The Science Journal of the American Association for Respiratory Care

2010 OPEN FORUM Abstracts

EX-VIVO LUNG PERFUSION AND VENTILATION

Christine Perino1, Paul F. Nuccio1, Phillip Camp2, Zain Khalpey3; 1Pulmonary & Respiratory Care, Brigham and Women’s Hospital, Boston, MA; 2Thoracic Surgery, Brigham and Women’s Hospital, Boston, MA; 3Department of Surgery, Brigham and Women’s Hospital, Boston, MA

Introduction: Eighty percent of lungs donated for transplantation are rejected using UNOS criteria. Lungs from marginal donors have been successfully used for transplantation for at least a decade and the concept is gradually gaining acceptance. Closed circuit perfusion of the lung mimics in-vivo conditions. The ventilated lung is perfused with a 15% deoxygenated suspension of red cells in solution. From perfusion circuitry monitors, critical parameters of gas exchange, pulmonary vascular resistance and other variables under normothermic conditions can be measured. A six hour protocol of ventilation and perfusion strategies is performed to resuscitate otherwise discarded lungs for human lung transplantation. Case Summary: Double lungs (donor) from a 71 inch male with COPD were harvested and prepared for transport using the New England Organ Bank (NEOB)protocol. Upon arrival to our institution, they were placed on a sterile field; a “left atrium” was fashioned. Both the left atrium and pulmonary artery were cannulated. The lungs were “de-aired” using retrograde perfusion initially. An 8.5 endotracheal tube was placed and clamped. Once a temperature of 32 degrees Celsius was reached in the perfusion circuit, ventilation of the lungs began using a PB 840. Tidal volumes of 6-8ml/kg, 5cmH2O PEEP, Frequency 7, FiO2 of .21 were protocolized settings. Recruitment maneuvers using 20cmH2O of PEEP for 15 seconds were performed – keeping PAP’s < 25mmHg, every hour. The FiO2 was increased ten minutes post recruitment (oxygen challenge), with venous and arterial blood gases drawn for evaluation. For edema prevention, goal LA pressures were 3-5mmHg and PA pressures were 10-15 mmHg. There were lung biopsies performed during the case (1hr, 4hr and 6hrs during perfusion). Peak inspiratory pressure suddenly increased, and suctioning via sterile Ballard was performed around the 4, 4.5, and 5 hour marks, thick yellow secretions were obtained. Discussion: Per MD evaluation, lung function was improved post protocol. The highest PaO2 was obtained at the end of the study. Compliance improved post recruitment (66L/cmH2O-113L/cmH2O). All criteria involved suggested an improvement in lung function. Sponsored Research - None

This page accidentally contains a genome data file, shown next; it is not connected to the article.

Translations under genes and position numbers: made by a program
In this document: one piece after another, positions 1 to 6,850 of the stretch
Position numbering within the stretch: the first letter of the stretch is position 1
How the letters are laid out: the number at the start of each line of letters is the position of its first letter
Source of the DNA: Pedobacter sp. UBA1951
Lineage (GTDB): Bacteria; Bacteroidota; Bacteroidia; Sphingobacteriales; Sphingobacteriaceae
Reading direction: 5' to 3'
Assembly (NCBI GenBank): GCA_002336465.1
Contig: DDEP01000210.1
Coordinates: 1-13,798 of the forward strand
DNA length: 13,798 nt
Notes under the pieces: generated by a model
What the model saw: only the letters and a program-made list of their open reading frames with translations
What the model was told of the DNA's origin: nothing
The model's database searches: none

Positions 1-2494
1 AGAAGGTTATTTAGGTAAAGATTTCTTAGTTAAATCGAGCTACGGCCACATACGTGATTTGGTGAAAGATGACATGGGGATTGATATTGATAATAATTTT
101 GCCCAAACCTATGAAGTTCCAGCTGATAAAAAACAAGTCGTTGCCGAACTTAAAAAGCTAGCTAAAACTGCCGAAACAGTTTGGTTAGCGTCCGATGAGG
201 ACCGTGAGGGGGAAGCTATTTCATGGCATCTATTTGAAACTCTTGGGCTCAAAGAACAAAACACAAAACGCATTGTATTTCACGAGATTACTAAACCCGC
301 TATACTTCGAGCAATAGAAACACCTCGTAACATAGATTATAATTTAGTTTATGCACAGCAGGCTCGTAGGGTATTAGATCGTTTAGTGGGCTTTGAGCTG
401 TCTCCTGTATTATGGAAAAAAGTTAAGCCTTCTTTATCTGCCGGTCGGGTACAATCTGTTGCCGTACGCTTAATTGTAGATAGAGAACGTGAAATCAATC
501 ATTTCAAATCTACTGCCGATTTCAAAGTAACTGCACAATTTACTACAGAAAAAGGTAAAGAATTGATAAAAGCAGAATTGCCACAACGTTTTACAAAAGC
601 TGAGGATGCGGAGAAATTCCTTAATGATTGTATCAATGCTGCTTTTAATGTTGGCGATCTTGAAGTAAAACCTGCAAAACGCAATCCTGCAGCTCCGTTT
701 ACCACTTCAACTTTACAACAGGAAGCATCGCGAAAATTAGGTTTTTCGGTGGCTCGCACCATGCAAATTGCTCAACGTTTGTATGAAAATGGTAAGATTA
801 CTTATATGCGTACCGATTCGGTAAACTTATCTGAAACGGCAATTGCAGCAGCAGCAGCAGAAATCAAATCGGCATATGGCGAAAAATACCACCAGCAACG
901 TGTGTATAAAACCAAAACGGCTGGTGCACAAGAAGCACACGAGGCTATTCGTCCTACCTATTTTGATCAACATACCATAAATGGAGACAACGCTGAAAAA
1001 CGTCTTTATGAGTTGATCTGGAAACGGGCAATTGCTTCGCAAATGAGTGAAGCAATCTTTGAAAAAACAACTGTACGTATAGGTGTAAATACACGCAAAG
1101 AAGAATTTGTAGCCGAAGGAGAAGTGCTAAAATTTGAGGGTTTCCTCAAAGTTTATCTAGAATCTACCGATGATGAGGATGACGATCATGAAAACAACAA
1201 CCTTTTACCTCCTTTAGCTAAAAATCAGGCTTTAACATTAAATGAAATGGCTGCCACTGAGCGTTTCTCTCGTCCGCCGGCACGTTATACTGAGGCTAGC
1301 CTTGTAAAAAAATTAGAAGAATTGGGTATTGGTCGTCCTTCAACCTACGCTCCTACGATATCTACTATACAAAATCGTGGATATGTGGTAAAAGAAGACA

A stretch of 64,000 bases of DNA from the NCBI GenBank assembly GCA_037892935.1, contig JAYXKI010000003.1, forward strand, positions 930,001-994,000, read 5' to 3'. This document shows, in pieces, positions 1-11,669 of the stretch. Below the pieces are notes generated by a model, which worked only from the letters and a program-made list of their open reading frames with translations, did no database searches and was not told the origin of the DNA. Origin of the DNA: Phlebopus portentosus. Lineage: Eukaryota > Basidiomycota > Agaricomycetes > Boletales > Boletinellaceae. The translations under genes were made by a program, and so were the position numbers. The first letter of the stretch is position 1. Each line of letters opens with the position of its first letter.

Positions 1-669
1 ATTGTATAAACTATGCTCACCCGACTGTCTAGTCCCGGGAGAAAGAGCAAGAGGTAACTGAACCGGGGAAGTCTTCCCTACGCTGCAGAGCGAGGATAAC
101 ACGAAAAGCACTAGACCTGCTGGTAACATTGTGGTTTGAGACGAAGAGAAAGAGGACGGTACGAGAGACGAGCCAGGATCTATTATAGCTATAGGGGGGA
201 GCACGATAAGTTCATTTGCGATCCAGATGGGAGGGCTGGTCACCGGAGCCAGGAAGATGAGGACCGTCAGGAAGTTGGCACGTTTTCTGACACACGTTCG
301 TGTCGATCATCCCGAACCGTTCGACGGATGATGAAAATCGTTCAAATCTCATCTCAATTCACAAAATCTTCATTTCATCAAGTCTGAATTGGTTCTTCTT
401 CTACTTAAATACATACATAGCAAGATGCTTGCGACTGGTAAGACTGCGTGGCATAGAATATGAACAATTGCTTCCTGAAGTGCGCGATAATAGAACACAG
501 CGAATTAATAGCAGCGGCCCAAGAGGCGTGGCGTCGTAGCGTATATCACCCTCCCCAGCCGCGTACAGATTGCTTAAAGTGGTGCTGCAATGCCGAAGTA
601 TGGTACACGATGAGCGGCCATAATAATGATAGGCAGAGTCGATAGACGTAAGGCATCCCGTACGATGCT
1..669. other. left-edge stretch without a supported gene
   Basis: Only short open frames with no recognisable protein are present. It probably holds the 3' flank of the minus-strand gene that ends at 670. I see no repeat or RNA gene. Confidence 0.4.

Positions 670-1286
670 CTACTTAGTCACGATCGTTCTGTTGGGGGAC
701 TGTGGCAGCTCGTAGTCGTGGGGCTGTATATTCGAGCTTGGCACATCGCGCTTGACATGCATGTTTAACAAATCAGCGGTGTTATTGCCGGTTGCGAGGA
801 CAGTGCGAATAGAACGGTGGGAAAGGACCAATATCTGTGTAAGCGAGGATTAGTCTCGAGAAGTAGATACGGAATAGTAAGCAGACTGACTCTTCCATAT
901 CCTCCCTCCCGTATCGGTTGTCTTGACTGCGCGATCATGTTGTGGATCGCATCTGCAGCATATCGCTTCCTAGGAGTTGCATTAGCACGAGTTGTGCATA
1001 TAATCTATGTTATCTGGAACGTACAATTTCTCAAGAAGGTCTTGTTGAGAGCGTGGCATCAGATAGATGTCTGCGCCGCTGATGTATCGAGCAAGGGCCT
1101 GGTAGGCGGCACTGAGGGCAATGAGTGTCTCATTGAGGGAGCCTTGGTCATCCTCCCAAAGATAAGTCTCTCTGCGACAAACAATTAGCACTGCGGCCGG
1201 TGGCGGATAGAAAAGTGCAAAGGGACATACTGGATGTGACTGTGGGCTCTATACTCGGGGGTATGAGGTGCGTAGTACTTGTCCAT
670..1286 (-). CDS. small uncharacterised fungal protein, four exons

CHEST June 2002 vol. 121 no. 6 2029-2031